Grant Yost

High School Homeroom & Mathematics Teacher

Growing up in the mountains of eastern Tennessee, Grant Yost has always had an affinity for being outside. He attended college at the University of Tennessee at Chattanooga on the Tennessee River, where he graduated from the Honors College with a B.S. in Applied Mathematics and a focus in STEM Education. While at UTC, Grant did research in the field of Fractional Calculus with the Mathematics department and has two papers published in his name on the topic of Fractional Differential Equations. Grant has spent the past two years since graduating from UTC teaching mathematics in Nashville, TN.

Because of his experiences with Mathematics, Grant has a deep appreciation for logic, puzzles, and the thought processes that people use to solve problems. As a teacher, he believes that every student should be well equipped to tackle any problem that he or she is faced with in life. He teaches using many tasks, puzzles, and scenarios that require students to collaborate, think logically about the situation, and discover a solution. Grant believes it is the teacher’s duty to be actively guiding and facilitating student learning while supporting independent discovery. His classroom is a supportive environment where everybody is engaged in asking questions, exploring solution methods, and enjoying the challenge of Mathematics.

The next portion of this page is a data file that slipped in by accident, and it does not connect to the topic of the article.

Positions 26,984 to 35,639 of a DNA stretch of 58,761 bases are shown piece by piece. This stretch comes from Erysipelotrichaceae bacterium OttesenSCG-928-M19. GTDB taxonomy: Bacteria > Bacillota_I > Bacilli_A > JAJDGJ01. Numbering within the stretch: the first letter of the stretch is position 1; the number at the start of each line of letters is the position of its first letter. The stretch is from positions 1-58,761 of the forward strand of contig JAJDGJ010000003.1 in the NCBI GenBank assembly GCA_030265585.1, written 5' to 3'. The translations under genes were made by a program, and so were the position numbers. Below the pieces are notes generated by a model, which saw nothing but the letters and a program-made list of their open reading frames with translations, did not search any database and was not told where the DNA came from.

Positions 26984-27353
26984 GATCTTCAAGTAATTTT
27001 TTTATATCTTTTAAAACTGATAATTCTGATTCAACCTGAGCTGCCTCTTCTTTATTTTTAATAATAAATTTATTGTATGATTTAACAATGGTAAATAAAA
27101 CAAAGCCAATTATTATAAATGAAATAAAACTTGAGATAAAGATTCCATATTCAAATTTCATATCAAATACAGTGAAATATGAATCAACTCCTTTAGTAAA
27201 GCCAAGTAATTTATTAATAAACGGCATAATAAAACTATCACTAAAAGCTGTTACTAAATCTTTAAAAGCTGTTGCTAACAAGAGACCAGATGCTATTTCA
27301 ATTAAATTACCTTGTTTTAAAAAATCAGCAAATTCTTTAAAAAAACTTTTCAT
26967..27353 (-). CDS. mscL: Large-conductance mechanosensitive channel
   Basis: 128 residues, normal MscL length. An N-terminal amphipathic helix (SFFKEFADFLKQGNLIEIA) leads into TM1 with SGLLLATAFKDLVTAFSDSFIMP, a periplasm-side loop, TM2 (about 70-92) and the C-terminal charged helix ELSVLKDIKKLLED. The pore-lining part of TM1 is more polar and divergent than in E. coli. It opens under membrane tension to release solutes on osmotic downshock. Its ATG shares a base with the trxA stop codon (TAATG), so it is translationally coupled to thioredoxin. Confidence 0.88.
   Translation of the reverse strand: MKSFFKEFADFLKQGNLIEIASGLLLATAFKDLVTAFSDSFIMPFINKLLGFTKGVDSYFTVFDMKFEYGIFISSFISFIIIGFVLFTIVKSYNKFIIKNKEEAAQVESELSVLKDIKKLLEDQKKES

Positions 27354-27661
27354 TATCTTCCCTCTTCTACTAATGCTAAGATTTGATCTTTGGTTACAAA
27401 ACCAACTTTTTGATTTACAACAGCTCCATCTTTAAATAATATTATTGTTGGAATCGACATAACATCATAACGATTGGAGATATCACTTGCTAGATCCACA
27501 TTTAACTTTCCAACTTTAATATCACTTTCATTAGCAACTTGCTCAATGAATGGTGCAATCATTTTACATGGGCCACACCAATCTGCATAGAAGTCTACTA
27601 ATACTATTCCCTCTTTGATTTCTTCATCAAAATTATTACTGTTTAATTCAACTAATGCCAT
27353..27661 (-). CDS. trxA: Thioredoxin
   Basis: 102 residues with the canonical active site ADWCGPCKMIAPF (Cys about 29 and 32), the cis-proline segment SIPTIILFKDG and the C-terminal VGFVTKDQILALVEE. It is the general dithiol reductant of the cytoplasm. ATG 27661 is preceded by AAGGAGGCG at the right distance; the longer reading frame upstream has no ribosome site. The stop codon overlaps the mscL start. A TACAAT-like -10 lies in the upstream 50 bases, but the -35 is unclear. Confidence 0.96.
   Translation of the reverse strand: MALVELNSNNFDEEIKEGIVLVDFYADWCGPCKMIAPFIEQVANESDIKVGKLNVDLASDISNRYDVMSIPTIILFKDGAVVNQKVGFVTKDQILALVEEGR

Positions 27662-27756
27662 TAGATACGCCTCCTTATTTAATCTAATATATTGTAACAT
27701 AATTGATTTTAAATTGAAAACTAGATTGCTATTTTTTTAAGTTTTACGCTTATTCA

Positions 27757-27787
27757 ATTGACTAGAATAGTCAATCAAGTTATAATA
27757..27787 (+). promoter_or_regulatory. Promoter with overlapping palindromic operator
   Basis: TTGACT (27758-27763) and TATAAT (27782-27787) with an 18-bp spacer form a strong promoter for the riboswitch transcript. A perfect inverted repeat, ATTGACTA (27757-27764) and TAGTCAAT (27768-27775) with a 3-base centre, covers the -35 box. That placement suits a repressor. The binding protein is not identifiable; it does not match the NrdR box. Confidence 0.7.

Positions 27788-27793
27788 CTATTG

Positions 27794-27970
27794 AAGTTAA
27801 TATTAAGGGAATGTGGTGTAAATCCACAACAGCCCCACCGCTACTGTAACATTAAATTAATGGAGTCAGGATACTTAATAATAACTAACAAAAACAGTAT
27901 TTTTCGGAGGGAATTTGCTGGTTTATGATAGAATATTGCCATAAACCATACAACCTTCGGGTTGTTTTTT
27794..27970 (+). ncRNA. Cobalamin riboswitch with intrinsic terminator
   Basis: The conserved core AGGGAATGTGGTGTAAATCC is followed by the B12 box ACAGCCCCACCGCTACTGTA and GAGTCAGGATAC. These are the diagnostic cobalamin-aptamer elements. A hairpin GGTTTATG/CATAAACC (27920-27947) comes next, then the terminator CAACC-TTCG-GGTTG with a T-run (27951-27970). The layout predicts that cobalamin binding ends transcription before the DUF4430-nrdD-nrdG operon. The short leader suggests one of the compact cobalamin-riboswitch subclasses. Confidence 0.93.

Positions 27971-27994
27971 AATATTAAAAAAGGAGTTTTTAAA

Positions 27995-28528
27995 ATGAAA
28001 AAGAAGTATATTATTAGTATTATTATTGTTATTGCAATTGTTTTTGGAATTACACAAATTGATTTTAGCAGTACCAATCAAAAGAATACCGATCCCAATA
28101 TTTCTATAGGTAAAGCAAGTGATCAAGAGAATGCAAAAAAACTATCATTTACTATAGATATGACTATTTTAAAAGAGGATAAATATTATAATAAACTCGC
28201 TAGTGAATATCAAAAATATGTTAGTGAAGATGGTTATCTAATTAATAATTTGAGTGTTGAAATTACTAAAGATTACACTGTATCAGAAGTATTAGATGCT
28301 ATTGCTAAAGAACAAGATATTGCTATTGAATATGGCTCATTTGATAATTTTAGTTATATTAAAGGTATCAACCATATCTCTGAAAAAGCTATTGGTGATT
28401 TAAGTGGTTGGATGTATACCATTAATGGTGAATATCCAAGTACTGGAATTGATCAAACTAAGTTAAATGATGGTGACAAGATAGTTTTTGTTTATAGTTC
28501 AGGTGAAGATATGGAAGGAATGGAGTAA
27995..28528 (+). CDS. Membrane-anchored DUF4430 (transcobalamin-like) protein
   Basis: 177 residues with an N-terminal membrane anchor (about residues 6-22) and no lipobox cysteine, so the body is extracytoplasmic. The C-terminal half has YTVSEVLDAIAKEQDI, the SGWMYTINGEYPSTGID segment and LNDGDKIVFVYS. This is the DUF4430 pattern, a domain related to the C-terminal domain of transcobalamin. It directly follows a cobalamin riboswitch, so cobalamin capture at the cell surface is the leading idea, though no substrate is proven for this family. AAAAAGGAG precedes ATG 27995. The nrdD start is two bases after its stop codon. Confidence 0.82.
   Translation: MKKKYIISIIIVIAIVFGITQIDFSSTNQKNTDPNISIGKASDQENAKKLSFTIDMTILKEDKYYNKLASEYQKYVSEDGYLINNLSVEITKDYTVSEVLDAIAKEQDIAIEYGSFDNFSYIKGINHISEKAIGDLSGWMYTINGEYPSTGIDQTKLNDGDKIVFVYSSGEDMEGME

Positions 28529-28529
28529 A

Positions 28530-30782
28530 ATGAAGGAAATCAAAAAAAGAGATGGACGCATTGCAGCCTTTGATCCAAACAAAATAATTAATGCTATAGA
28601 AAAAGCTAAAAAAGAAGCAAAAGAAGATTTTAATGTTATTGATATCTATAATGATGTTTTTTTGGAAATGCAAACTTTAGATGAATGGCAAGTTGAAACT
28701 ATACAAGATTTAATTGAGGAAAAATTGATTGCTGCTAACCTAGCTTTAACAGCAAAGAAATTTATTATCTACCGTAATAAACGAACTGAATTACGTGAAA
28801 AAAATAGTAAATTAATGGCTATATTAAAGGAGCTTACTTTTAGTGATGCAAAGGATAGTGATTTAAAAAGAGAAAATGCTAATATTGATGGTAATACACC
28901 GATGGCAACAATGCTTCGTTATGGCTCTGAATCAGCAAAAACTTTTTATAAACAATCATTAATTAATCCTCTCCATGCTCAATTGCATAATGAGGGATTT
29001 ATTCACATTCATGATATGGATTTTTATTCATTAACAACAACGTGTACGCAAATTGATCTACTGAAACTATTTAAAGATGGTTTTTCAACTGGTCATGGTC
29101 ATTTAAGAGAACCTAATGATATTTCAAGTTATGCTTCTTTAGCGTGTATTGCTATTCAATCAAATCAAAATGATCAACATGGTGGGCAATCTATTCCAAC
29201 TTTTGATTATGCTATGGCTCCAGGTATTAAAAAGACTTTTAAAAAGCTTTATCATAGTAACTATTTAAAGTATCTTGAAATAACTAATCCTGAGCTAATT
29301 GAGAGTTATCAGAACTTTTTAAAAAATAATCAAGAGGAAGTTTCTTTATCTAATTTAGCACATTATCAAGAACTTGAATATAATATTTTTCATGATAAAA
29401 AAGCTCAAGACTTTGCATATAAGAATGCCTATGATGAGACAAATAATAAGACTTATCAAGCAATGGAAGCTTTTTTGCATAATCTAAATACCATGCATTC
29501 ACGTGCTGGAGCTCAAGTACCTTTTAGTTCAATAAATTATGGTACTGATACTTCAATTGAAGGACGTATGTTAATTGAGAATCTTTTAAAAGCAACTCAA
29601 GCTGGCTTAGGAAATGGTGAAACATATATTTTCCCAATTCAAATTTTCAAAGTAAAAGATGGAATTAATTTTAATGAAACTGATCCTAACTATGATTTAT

Outside of the classroom, Grant spends his time playing music, dancing, hiking, playing video games, and playing board games. While living in Nashville, Grant was actively involved in the contra, swing, and blues dancing communities as a musician, teacher, and dancer. Asheville has one of the best dance communities in the south, and Grant is grateful for the opportunity to be involved.

Andrew Rabin

High School Homeroom & Science Teacher

Andrew Rabin has lived in Asheville since 2014, and he has been a high school science teacher since 2001. In previous career incarnations, he was a wildlife biologist studying owls in the desert southwest, an assistant director of an environmental education camp for NY city public school kids, and the head chef of a French restaurant in Tucson, Arizona. Andrew attended Earlham College for an undergraduate degree in Biology, Prescott College in Arizona for his teaching licence, and has a Masters of Ecological Teaching and Learning from Lesley University in Massachusetts. He is a lifelong learner and is passionate about science as a means of understanding the world around us. While teaching in Boston, Andrew created a democratic science classroom as part of an action research project for his Masters degree.

Andrew’s two kids also attend Odyssey’s elementary and middle school. His interests include, bird watching, cycling, playing the banjo, gardening, Magic the Gathering and playing Ultimate Frisbee. He is the proud owner of a pair of eighteen year old Ball Pythons. Andrew has visited and/or lived in 45 different states, but is very happy to call Asheville and Odyssey home.